In particular, hybrid organizations need to be able to delegate and automate tasks, which historically IT did manually. To automate tasks, they need APIs and processes that orchestrate the lifecycle of the different identity-related resources (users, groups, applications, devices), so they can delegate the day-to-day management of those resources to more individuals outside of core IT staff. Azure AD addresses these requirements through user account management and native authentication for users without requiring on-premises identity infrastructure. Not building out on-premises infrastructure can benefit organizations that have new communities of users, such as business partners, which didn't originate in their on-premises directory, but whose access management is critical to achieving business outcomes.

In addition, management isn't complete without governance --- and governance in this new world is an integrated part of the identity system rather than an add-on. Identity governance gives organizations the ability to manage the identity and access lifecycle across employees, business partners and vendors, and services and applications.

Incorporating identity governance makes it easier to enable the organization to transition to cloud governed management, allows IT to scale, addresses new challenges with guests and provides deeper insights and automation than what customers had with on-premises infrastructure. Governance in this new world means the ability for an organization to have transparency, visibility, and proper controls on the access to resources within the organization. With Azure AD, security operations and audit teams have visibility into who has --- and who should have - access to what resources in the organization (on what devices), what those users are doing with that access, and whether the organization has and uses appropriate controls to remove or restrict access in accordance with company or regulatory policies.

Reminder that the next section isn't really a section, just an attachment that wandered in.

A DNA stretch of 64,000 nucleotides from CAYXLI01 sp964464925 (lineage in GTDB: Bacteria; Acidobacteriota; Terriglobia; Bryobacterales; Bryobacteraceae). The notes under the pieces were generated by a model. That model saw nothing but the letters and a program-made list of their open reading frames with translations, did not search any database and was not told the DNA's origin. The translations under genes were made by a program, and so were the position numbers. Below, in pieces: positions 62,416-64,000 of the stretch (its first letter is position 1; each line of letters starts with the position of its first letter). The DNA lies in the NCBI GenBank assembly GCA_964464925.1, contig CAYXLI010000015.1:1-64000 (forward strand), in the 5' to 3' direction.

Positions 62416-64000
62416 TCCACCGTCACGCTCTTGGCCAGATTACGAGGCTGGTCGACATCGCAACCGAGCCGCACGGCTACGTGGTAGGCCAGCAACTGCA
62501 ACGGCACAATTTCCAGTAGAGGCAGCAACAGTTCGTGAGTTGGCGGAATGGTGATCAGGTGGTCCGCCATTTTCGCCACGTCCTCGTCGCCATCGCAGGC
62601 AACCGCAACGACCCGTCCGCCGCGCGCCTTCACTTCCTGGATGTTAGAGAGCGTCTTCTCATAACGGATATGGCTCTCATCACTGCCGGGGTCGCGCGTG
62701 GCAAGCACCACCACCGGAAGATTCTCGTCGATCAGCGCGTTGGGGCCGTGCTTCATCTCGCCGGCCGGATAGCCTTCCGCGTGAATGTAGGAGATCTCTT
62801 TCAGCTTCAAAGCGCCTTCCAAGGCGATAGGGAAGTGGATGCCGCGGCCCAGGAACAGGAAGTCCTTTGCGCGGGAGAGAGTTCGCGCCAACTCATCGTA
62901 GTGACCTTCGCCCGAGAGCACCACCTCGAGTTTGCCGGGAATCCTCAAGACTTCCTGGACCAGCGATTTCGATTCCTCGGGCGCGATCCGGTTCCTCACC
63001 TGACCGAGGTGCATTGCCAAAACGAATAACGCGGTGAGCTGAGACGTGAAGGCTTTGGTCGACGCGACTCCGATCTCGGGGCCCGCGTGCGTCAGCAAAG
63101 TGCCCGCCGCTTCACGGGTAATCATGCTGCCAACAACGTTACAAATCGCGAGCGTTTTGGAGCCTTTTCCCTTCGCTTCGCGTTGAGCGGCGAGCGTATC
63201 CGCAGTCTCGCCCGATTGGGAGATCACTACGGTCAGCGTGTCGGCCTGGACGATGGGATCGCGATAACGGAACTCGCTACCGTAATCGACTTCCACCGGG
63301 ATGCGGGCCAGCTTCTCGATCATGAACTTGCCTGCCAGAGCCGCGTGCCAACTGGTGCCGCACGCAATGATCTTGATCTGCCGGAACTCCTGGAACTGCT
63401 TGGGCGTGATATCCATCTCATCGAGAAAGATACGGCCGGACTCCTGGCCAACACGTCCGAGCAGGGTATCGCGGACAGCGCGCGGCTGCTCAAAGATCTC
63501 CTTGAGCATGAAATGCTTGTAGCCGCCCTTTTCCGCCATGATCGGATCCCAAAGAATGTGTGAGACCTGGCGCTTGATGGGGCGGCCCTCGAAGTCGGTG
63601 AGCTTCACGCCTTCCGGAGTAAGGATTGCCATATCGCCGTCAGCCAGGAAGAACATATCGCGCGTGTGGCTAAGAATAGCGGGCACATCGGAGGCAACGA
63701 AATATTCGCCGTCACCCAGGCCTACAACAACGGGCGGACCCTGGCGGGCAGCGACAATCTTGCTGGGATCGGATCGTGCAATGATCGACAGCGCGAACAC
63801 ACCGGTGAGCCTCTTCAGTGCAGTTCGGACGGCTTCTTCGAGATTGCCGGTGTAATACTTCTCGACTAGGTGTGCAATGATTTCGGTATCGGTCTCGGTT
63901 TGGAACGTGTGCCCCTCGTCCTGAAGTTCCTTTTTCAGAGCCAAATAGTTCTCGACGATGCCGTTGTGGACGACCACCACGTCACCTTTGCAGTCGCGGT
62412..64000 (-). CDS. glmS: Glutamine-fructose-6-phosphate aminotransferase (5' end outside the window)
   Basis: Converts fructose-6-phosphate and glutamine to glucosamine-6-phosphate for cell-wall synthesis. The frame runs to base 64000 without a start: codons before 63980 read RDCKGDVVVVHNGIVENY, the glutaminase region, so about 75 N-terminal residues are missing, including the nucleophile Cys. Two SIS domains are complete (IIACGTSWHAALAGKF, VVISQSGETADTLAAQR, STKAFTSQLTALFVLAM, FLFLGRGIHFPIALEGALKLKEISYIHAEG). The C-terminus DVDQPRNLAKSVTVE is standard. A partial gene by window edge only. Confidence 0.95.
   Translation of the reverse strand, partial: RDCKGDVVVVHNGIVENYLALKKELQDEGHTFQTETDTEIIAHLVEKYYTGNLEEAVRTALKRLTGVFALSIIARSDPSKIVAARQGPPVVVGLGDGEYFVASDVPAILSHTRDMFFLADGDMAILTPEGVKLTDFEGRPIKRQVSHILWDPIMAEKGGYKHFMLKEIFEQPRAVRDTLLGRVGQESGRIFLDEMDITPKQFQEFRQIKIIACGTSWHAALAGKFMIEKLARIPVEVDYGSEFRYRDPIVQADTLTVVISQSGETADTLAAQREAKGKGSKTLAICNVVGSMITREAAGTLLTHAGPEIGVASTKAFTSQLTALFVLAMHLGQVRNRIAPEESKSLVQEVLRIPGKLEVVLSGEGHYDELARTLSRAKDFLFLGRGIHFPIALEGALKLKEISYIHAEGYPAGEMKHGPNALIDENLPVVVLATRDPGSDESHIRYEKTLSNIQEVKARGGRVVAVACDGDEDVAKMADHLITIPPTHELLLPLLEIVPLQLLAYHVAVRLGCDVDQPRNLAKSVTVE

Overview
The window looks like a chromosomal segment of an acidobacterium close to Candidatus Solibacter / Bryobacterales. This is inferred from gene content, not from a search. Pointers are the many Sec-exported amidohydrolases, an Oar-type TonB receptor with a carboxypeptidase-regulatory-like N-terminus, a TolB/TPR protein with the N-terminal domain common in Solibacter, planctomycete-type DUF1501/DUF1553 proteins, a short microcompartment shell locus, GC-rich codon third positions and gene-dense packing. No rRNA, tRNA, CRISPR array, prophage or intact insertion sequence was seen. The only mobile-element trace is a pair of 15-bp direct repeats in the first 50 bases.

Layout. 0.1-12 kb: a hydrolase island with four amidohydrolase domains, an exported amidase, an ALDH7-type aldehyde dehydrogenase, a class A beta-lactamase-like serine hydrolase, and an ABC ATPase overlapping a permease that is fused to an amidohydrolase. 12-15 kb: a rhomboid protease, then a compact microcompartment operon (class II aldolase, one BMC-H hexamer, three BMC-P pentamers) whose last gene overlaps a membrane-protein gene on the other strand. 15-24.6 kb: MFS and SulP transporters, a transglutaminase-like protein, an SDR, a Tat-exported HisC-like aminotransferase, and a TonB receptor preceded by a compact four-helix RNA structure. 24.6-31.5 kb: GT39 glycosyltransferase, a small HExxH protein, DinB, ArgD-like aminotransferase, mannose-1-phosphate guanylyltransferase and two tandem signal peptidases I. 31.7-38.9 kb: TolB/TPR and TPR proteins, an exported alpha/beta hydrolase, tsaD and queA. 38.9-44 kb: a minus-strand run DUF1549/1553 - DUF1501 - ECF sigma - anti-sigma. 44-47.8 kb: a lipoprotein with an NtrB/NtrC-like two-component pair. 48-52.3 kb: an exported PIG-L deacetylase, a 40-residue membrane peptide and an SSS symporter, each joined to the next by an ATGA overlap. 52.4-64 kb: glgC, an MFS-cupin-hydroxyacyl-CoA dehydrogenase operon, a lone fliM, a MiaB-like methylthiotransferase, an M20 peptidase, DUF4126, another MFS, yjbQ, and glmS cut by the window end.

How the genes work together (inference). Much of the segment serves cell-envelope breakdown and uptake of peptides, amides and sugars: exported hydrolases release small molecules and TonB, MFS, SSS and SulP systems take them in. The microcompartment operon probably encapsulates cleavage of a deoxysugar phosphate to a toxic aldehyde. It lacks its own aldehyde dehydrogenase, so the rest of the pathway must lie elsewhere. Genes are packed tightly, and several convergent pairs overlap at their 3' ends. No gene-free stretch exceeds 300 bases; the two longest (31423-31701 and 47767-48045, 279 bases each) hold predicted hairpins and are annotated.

The new management model benefits organizations with both SaaS and line-of-business (LOB) applications, as they are more easily able to manage and secure access to those applications. By integrating applications with Azure AD, organizations will be able to use and manage access across both cloud and on-premises originated identities consistently. Application lifecycle management becomes more automated, and Azure AD provides rich insights into application usage that wasn't easily achievable in on-premises identity management. Through the Azure AD, Microsoft 365 groups and Teams self-service features, organizations can easily create groups for access management and collaboration and add or remove users in the cloud to enable collaboration and access management requirements.